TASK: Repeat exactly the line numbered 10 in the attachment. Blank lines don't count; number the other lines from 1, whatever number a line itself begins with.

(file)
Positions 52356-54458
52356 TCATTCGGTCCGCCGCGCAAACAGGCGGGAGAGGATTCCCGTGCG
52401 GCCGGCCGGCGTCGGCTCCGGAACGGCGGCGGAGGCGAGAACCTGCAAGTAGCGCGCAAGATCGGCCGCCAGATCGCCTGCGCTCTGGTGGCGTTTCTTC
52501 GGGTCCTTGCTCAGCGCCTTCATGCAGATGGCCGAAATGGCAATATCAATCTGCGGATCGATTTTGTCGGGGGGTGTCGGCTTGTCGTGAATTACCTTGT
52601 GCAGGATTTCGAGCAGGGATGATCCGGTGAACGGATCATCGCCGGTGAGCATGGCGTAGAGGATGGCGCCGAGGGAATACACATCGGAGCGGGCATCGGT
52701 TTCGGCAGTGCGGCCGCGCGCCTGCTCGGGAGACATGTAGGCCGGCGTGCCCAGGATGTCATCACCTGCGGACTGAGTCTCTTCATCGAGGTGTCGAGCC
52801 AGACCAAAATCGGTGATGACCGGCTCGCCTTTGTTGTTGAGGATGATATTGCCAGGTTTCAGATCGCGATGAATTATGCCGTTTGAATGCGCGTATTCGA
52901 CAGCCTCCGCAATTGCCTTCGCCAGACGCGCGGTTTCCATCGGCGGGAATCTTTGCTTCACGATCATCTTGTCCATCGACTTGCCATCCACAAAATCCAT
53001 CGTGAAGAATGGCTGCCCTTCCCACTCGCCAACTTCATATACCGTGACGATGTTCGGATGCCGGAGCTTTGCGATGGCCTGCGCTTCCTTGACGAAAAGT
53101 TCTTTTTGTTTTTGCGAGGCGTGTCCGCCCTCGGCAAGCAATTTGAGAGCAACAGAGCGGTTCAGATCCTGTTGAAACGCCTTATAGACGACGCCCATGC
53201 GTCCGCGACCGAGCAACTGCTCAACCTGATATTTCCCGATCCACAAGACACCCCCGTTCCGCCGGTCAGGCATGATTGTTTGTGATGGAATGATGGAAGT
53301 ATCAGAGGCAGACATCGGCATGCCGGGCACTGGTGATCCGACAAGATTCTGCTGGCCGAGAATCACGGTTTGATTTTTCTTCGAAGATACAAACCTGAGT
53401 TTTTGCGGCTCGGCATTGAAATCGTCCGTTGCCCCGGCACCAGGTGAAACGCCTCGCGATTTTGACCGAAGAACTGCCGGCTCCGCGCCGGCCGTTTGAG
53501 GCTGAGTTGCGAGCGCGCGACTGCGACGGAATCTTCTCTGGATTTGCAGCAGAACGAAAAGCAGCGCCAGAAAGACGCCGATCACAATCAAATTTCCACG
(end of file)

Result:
53101 TCTTTTTGTTTTTGCGAGGCGTGTCCGCCCTCGGCAAGCAATTTGAGAGCAACAGAGCGGTTCAGATCCTGTTGAAACGCCTTATAGACGACGCCCATGC